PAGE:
NDS1 plans to implement financial services-led livestock development initiatives models, which gradually phase out Government guaranteed command programmes through banks to a wholly private sector driven financing model.
NDS1 also plans to promote climate-proof Livestock Production through commercialization of fish, rabbits, bees and small stock. Effects of climate change cannot be understated. These are effects such as successive droughts, leading to reduced food and feed resources, extreme feed-food competition, extreme weather conditions, etc.
This strategy is aligned towards promotion of climate smart livestock ventures such as goats, which are resilient, for example, in drought times and survive on poor feed resources.
NDS1 is focusing on establishing breeding and genetic improvement centres and champion farmers in the breeding and distribution of improved breeds, thereby targeting export markets.
Livestock breeding has undergone a revolution through the use of modern recording systems and molecular genetic technologies. The truth is, Zimbabwe is lagging behind in these technologies and if this plan can be transformed into a success, the livestock industry in Zimbabwe will never be the same again.
NDS1 also aims to support surrounding farmers with trained livestock extension officers. Extension services are of great importance in agriculture. As a nation, we are not fully utilizing the use of technologies in farming. Use of ICT based extension services can go a long way in improving this sector.
NDS1 will also harmonize collection of levies in order to reduce the cost of compliance in livestock production.
NDS1 also seeks to resuscitate the Cold Storage Commission. The resuscitation of the Cold Storage Commission will make positive impacts in the national beef value chain. On the other hand, NDS1 plans to localize production of livestock inputs and veterinary vaccines and medicine. This will catapult livestock production to another level.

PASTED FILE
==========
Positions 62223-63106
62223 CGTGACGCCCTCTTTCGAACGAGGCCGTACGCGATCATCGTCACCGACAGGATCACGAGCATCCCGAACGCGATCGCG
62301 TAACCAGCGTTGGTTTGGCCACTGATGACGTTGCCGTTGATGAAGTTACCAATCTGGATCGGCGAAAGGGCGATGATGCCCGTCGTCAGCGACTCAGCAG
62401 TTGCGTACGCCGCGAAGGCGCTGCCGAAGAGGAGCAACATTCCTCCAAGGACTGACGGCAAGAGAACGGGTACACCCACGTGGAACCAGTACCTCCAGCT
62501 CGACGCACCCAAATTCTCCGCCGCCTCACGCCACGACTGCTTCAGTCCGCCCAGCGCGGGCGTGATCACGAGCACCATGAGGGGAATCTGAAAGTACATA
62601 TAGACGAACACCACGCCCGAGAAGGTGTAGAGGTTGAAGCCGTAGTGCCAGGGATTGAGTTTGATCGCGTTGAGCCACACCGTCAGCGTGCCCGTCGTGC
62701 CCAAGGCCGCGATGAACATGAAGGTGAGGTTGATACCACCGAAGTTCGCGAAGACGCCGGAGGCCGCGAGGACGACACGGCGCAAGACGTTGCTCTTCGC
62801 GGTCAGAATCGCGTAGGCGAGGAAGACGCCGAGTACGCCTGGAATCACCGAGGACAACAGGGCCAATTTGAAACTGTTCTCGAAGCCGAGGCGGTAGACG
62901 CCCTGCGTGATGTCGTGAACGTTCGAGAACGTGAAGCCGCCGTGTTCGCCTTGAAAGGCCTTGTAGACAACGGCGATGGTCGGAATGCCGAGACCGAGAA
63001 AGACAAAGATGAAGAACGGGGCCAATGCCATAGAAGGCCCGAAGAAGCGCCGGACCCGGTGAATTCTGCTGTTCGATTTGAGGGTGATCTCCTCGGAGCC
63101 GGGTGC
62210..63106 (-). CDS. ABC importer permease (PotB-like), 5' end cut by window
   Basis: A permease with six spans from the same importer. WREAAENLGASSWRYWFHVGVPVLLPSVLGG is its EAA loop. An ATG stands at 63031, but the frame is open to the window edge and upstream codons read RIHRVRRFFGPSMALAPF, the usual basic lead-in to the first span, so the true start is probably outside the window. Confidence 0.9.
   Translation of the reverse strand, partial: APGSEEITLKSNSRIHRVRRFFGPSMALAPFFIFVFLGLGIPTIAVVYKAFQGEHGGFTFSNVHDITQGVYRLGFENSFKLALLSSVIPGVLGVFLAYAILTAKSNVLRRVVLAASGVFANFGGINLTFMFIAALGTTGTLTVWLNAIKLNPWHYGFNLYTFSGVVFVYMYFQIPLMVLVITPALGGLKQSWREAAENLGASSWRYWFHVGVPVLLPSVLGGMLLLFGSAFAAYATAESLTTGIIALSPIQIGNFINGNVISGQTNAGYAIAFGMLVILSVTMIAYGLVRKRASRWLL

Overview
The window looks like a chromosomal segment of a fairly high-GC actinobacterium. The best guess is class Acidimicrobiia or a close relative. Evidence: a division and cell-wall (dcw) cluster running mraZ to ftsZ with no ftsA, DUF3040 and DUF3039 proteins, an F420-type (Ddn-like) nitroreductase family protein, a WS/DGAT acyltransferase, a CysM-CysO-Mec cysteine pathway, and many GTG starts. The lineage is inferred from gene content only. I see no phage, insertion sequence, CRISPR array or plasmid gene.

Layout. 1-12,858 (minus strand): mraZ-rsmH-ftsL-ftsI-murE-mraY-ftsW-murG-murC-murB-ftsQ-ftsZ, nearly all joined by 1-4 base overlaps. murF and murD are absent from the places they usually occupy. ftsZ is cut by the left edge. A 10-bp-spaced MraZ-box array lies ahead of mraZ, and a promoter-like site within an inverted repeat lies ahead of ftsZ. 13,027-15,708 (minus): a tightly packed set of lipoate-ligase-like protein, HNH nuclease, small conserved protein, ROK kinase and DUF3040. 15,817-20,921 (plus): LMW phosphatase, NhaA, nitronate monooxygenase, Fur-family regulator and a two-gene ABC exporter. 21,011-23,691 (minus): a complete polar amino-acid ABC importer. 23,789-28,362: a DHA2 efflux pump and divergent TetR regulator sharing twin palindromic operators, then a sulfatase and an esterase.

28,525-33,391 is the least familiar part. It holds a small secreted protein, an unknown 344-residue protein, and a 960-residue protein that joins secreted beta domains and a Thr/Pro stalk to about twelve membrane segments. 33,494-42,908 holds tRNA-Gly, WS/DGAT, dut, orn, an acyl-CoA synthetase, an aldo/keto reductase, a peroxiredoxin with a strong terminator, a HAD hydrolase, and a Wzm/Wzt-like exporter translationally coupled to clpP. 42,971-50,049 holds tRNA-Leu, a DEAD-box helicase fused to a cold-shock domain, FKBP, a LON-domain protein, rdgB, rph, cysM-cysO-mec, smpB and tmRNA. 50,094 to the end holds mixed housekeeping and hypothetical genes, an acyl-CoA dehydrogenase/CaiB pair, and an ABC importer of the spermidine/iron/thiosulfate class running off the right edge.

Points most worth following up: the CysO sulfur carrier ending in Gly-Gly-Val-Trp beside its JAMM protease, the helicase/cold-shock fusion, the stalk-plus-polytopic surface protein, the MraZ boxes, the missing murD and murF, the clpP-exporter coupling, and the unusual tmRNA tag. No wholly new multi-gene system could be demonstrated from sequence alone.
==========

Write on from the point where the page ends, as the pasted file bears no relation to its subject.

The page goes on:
Yearly, University graduates in animal science and veterinary studies are released into the market. Uptake of these graduates into research and development as well as promoting full utilization of innovation hubs at learning institutions will contribute to improving the likelihood of success of the mentioned plan.
NDS1 plans to establish a Livestock Information Management and Traceability Systems for disease control and market access and Training and capacitation of extension officers. This is important in promoting the production, productivity and information delivery within the livestock sector.
The success of these plans will contribute effectively to food security, enhance sustainable farming, and increase household income as well as support rural livelihoods to be resilient to ever changing environments.
The success of NDS1 on the livestock sector requires collaborative efforts of all stakeholders, including researchers, farmers, private players, extension providers, etc.
The government should clearly lay out action plans, promote collaborative efforts of all stakeholders, and establish improved policies which forms an enabling environment in order to improve livestock production.
Investment into animal health, breeding, feeding, knowledge transfer, research and development and sourcing new, high value markets are key in improving national livestock production.
On the other hand, promoting the inclusion of the youths and the younger generation in the livestock sector will also aid in the success of the NDS1.
This article was first featured in the December Issue of The Entrepreneurial Magazine